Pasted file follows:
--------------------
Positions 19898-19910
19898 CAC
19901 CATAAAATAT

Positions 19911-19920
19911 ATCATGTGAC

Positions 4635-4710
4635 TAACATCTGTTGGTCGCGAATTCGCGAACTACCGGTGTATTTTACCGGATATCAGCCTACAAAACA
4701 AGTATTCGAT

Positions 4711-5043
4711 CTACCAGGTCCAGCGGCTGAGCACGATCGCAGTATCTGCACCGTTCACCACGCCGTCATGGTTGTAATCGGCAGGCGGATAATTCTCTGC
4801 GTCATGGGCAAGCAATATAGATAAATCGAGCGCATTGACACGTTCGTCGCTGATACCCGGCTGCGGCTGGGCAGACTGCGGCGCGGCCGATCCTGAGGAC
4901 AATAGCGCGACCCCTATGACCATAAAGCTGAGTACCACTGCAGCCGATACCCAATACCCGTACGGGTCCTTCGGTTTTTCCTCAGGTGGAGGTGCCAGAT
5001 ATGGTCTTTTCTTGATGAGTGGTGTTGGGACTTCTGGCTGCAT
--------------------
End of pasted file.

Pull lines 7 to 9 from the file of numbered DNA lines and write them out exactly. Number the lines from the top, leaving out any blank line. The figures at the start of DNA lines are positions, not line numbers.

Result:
4635 TAACATCTGTTGGTCGCGAATTCGCGAACTACCGGTGTATTTTACCGGATATCAGCCTACAAAACA
4701 AGTATTCGAT

Positions 4711-5043